A recreation center, the Delhi Athletic Club, will be a membership-only space with a regulation-size pool available for competitions, cycling, yoga, a dance studio, weights, cardio equipment, and exercise classes.

The Oak Hills Local School District will operate preschool classes in the development under a long-term arrangement that is likely to encourage young families to move in. The township offices will also move to the development.

At the entrance to the complex is a public space of roughly one acre now called The Lawn. It will feature a stage and greenspace for events and hanging out. An outdoor bar and Designated Outdoor Refreshment Area (DORA) is planned, as is space and facilities for food trucks.

The Lawn features public greenspace and a stage.“This is essentially new park land for us,” says Township Administrator Skylor Miller.
Of the $70 million total investment in the community, about $46 million will be borne by the township, and financed in a variety of ways: municipal debt, a tax increment financing reserve fund, general fund reserves, and county, state, and federal grants, Miller says.

With this major undertaking, Delhi Township is responding to a demand for a return to pedestrian-friendly, connected, community spaces. The township once possessed a rural character, like the Huenefeld family farm, and traces of that still remain, such as its hills and its links to the Ohio River and the Anderson Ferry. Delhi was once the home of more than 50 independent flower growers, a thriving business that led to the nickname it still carries, “The Floral Paradise of Ohio.” In 2006, the township opened Floral Paradise Gardens, a public park with a variety of gardens, to pay tribute to its botanical history. But one of the largest and last remaining growers, Delhi Garden Center, moved to Butler County in 2008.

Delhi grew rapidly in the ‘50s and ‘60s along with the post-World War II demands for new homes with yards, driveways, and two-car garages. Since the ‘80s, its population has remained relatively stable at around 30,000. Its open spaces led to retail development of big-box stores with huge parking lots, and strip malls that one had to drive to, separated from the residential areas and disconnected from the fabric of the community.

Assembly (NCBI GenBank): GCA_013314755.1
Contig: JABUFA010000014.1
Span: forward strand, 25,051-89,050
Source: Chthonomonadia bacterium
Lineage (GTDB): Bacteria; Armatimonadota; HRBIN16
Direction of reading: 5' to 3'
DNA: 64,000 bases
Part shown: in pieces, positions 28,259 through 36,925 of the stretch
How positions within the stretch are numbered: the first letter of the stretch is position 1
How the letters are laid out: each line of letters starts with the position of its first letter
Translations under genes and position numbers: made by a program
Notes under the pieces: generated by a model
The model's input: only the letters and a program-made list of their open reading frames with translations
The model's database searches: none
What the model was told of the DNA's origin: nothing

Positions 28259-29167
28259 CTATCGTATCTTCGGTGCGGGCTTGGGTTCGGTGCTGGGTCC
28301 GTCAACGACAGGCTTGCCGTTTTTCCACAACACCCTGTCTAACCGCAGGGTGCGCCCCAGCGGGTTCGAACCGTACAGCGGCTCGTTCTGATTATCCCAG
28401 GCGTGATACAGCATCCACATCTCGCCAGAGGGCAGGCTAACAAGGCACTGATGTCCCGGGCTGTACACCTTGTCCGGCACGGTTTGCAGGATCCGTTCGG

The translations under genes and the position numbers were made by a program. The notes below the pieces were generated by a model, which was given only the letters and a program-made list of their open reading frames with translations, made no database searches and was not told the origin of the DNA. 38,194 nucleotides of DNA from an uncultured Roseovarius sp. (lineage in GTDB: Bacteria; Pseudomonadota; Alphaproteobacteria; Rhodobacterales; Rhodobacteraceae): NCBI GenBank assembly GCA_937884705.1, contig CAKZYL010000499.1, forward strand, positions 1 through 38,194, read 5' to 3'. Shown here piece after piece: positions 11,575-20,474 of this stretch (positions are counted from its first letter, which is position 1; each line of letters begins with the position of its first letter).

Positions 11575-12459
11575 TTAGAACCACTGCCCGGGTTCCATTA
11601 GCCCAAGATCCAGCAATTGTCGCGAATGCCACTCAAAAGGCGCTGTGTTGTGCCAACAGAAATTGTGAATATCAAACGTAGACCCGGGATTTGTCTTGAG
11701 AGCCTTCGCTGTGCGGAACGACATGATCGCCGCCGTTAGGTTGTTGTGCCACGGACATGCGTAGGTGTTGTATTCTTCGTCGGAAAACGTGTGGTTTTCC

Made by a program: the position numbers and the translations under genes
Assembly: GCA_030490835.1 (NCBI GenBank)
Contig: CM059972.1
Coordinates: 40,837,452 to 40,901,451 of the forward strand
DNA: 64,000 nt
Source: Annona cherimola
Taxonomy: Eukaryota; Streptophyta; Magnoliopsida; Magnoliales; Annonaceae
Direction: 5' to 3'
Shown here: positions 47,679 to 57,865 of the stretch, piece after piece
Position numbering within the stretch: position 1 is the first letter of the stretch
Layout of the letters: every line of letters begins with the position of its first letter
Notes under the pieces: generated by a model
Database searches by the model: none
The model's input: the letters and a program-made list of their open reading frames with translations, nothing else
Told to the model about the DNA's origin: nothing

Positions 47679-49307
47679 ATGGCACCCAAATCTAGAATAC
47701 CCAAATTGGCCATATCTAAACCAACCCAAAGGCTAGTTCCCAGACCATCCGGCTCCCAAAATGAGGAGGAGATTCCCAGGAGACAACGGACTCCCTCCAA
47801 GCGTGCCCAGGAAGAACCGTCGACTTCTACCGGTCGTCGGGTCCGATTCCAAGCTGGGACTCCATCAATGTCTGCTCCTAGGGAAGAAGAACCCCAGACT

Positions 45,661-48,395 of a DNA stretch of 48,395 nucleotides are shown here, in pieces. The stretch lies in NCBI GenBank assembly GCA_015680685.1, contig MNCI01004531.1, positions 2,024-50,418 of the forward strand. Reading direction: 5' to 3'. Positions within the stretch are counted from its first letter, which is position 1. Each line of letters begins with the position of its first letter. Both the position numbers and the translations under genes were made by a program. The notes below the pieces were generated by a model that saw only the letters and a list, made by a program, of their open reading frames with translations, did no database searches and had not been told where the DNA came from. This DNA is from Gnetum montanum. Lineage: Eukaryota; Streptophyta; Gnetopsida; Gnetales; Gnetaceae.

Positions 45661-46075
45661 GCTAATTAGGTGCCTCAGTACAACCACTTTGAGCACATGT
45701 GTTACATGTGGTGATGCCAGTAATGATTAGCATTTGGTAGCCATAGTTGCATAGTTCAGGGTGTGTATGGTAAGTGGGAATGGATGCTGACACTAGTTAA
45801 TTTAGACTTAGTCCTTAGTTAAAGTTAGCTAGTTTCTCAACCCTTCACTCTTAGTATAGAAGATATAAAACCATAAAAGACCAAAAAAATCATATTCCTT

Delhi Towne Square, an idea started nearly 10 years ago, is the beginning of a move back toward development created on a people-oriented, community-based scale.  As nationally known planner David Dixon, who led the Stantec team that worked on the Delhi plan years ago, wrote, suburban downtowns such as Delhi Towne Square “succeed in the marketplace by satisfying a growing demand for places that offer the benefits of being part of a community. Put another way, they increase economic value by creating social value.”

Township leaders say the development can be the beginning of an effort to keep empty nesters living in the community, and to encourage their children and families to stay or move back.

“I think it's just the beginning,” Stertz says. “We are going to see an influx of new people potentially. It's just the catalyst, and that's exactly what we wanted this project to be.”

The First Suburbs—Beyond Borders series is made possible with support from a coalition of stakeholders including the Murray & Agnes Seasongood Good Government Foundation - The Seasongood Foundation is devoted to the cause of good local government; Hamilton County Planning Partnership; plus First Suburbs Consortium of Southwest Ohio, an association of elected and appointed officials representing older suburban communities in Hamilton County, Ohio.
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Read more articles by David Holthaus.

David Holthaus is an award-winning journalist and a Cincinnati native. When not writing or editing, he's likely to be bicycling, hiking, reading, or watching classic movies.